Size your apron tenons for a snug fit in the leg mortises (drawing, facing page), I make the cheek and shoulder cuts using my dado cutter on the tablesaw (photo below), then remove the small center portion on the scrollsaw. Grooves are also required in each apron, as shown in the photo below. The grooves near apron top edges will hold the wood buttons I use to attach the desktop (see page 37). The grooves near the bottom edges of front and back aprons will hold the tenoned drawer guides I’ll install when assembling the desk.
Dry-fit the desk to lay out the lower rail assembly
The joinery for the desk’s upper structure is complete. Now it’s time to work on the lower rail assembly, which consists of a pair of rails joined by a stretcher. The stretcher tenons extend all the way through the rails. The rail tenons need to be scribe-fit so their shoulders will match the tapered legs. To do this, I dry-fit the leg-and-apron assembly, making sure that the desk structure sits flat and square. A pair of sled-type jigs enables me to cut the angled tenon shoulders on the tablesaw, using my stack dado.
Sled jigs do the trick. Designed to run in the miter gauge groove, these matching jigs are marked “R” and “L” to identify the angled cuts that need to be made in the lower rails. I transfer the leg tapers to each jig with a bevel gauge, then screw alignment cleats to each jig. After cutting tenon cheeks on the tablesaw, I hand-cut rail tenons to finished width.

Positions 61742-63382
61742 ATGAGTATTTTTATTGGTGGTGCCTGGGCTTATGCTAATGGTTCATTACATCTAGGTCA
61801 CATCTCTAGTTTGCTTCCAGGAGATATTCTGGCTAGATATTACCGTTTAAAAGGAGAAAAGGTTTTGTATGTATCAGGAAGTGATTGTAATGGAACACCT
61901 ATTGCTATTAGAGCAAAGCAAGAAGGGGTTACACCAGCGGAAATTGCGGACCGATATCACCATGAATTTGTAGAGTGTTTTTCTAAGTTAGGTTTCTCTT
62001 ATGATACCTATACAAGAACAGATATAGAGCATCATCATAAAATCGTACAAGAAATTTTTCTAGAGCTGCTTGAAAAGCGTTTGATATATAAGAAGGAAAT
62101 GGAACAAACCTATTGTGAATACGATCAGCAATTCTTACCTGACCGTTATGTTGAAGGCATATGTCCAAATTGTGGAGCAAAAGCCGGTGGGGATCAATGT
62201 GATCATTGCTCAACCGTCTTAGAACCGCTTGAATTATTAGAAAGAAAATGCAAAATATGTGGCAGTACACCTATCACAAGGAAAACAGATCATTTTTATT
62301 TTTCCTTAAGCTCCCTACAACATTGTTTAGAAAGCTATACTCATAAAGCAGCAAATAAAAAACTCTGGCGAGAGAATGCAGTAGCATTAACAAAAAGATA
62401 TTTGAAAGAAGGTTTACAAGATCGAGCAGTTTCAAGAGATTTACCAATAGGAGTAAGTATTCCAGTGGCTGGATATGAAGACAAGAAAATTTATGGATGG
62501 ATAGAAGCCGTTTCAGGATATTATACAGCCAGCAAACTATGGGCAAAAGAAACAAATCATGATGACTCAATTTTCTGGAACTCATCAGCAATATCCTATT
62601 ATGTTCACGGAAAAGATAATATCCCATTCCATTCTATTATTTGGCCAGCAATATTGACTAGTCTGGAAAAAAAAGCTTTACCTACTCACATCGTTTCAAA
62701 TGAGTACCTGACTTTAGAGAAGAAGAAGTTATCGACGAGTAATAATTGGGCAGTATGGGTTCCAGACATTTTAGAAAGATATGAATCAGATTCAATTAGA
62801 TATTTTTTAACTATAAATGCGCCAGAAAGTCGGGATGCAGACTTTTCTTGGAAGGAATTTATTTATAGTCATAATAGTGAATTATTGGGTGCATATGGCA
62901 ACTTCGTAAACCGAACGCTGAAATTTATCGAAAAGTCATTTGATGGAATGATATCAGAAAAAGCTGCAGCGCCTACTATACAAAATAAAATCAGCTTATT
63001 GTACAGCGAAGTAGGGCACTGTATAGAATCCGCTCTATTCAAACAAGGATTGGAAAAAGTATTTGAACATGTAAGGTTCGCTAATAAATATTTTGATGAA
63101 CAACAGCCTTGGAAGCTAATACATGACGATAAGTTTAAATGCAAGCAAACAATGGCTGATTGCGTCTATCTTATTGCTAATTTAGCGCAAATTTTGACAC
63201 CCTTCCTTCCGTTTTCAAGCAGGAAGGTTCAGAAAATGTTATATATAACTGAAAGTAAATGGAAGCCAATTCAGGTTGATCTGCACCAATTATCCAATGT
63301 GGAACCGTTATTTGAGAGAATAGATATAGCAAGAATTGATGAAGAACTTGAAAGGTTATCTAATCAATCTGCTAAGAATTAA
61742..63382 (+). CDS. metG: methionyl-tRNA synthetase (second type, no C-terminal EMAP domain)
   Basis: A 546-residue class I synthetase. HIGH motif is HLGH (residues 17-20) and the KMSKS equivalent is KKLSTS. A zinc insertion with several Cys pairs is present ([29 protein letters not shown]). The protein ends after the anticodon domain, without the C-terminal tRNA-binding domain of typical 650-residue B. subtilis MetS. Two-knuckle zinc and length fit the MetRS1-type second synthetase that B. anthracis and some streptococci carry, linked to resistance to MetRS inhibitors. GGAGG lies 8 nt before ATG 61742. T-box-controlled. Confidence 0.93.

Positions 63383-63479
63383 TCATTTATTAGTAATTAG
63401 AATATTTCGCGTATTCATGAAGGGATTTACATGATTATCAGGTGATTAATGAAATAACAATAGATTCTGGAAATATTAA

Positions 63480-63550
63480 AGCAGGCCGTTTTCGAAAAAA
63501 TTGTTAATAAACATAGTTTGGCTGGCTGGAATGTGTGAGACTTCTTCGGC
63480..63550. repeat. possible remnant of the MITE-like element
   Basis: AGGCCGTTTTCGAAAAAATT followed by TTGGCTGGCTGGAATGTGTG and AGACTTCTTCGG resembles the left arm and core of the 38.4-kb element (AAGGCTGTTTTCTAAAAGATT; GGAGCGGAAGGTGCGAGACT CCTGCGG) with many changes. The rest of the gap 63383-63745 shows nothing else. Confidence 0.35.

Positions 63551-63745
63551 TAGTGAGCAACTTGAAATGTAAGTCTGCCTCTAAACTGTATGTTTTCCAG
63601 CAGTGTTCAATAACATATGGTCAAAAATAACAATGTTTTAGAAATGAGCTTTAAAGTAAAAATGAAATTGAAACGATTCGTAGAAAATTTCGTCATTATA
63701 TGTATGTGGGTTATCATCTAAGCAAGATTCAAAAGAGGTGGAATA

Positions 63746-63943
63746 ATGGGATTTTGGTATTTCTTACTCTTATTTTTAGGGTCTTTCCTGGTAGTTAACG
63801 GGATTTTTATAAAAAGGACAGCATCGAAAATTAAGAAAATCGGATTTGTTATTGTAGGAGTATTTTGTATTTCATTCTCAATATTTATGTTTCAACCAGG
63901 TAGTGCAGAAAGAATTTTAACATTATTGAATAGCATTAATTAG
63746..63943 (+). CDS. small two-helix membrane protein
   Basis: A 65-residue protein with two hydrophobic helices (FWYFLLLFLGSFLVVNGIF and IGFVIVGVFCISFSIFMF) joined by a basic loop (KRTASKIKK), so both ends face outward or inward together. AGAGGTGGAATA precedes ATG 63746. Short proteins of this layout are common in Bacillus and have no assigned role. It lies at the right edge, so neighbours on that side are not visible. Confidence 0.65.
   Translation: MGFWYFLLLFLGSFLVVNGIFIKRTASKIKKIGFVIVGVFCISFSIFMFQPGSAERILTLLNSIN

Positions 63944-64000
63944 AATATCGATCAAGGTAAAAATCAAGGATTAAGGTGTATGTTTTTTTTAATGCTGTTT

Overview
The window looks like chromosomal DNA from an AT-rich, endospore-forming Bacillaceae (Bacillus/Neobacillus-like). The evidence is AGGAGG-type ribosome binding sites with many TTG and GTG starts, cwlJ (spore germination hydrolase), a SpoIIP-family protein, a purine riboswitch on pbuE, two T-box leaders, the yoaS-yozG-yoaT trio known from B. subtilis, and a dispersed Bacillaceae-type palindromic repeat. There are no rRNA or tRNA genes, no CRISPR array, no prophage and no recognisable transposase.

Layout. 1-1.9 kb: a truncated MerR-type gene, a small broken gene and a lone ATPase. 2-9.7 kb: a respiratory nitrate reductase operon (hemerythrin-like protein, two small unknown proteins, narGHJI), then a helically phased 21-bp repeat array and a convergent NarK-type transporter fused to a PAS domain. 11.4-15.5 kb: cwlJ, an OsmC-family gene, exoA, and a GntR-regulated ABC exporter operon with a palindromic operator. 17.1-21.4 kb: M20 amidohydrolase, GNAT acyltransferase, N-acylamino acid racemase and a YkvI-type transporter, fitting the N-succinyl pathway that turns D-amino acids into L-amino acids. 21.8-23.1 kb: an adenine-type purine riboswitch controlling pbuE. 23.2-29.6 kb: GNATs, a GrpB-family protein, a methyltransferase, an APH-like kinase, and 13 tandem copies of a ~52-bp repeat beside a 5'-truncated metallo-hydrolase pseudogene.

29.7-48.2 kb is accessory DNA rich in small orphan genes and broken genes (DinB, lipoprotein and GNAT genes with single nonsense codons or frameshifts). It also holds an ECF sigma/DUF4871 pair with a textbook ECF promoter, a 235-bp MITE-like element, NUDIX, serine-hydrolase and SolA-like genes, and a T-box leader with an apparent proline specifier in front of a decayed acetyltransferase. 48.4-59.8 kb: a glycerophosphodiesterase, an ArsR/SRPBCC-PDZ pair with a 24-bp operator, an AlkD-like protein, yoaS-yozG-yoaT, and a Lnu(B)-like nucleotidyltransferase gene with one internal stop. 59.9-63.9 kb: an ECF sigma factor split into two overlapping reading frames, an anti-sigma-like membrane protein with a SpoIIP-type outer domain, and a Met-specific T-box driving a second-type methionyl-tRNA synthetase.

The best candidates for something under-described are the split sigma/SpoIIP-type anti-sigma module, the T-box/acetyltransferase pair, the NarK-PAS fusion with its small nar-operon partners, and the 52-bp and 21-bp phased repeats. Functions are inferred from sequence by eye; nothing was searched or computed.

Prepare drawer runners, assemble the desk, then attach the top
I need to make a pair of drawer runners before I can assemble the desk. Each runner is a two-part assembly. Using a dado joint to connect the side and bottom pieces (see drawing) ensures that they’ll always provide true alignment in guiding the drawer. For similar reasons, I don’t want to rely on fasteners to hold the drawer runners in place. Instead, they’re tenoned to fit in grooves I made earlier in the front and back aprons. When making the runners, take your measurements when the desk is dry-fit together, and cut your runner parts to fit. When the runners are complete, you can assemble the desk.
Desk Assembly Details
Make sure the tenons in the drawer runner assembly fit snugly in the front and rear apron grooves. It’s also important for the bottom and side of each runner assembly to be flush with the bottom and sides of the drawer opening.
A traditional drawer with two kinds of dovetails
I wanted this desk to have traditional details from top to bottom. That’s why I built the drawer using solid wood and dovetail joinery. As shown in the drawing, the drawer sides join the front with half-blind dovetails, and the back with through dovetails. I like to cut my drawer parts to the same size as the drawer opening. This eliminates any chance of undersizing, and allows me to trim the drawer box for a perfect fit. The technique I use for making half-blind dovetails is explained in the Joinery Class that begins on p. 62. The through dovetail joints are less demanding (and less visible, too–since they’re at the back of the drawer). To make these joints, I use a combination of hand and power tool techniques. If you don’t have a scrollsaw, remove waste between tails with a coping saw.
Tails On the Tablesaw, Then Cut the Pins by Hand
My dovetailing sled slides in the tablesaw’s miter grooves. The blade is angled at 14°. A sliding, adjustable stop on the rear fence makes repeat cuts foolproof.
Clear the pin space on the scrollsaw. Staying inside layout lines, I cut away the waste between tails. Follow up this work by paring to the line.
Cut pins by hand. I use my dovetail saw to cut along the waste side of my layout lines. Then I remove the waste between pins using a coping saw. Paring the joints to fit completes the back corners.
Go to woodcraftmagazine.com for more details on the techniques featured in this article, including a video of Chris Hedges demonstrating his tablesaw dovetailing jig.